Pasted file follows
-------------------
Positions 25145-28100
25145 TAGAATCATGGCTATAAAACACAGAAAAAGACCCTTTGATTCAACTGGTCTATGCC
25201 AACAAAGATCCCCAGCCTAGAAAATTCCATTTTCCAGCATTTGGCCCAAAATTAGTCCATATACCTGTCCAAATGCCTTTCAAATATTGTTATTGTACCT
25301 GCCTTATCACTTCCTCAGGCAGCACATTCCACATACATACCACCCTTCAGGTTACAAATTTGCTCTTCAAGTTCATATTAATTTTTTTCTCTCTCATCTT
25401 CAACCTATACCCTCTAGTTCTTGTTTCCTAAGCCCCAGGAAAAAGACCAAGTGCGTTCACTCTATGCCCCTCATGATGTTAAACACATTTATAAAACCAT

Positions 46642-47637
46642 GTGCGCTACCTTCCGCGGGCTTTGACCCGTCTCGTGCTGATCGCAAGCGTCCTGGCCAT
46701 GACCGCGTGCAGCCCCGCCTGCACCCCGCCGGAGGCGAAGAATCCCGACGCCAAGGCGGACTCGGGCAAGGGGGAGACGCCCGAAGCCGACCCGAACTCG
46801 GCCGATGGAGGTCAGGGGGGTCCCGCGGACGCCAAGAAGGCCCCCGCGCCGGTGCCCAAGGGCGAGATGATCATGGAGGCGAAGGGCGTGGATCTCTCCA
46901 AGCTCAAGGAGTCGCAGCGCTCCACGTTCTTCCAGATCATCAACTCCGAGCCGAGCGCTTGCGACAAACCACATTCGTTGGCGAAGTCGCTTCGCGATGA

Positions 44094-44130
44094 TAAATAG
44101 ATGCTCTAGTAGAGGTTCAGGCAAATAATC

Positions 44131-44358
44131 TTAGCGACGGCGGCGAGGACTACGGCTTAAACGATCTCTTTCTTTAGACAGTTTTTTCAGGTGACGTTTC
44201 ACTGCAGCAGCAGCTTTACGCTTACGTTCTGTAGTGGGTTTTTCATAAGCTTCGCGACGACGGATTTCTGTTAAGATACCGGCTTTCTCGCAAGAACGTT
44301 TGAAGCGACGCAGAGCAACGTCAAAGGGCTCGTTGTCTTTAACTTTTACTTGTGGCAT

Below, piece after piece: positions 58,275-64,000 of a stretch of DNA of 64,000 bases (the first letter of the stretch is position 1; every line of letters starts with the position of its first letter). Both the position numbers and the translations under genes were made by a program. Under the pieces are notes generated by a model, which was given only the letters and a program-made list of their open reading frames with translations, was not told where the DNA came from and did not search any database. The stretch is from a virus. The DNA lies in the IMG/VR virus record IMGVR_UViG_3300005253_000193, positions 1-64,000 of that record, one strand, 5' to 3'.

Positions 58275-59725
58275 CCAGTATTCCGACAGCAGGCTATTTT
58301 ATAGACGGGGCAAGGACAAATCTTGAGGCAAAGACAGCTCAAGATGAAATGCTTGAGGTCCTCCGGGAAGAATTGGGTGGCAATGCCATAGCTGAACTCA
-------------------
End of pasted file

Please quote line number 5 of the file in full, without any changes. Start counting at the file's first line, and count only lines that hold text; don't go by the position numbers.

25401 CAACCTATACCCTCTAGTTCTTGTTTCCTAAGCCCCAGGAAAAAGACCAAGTGCGTTCACTCTATGCCCCTCATGATGTTAAACACATTTATAAAACCAT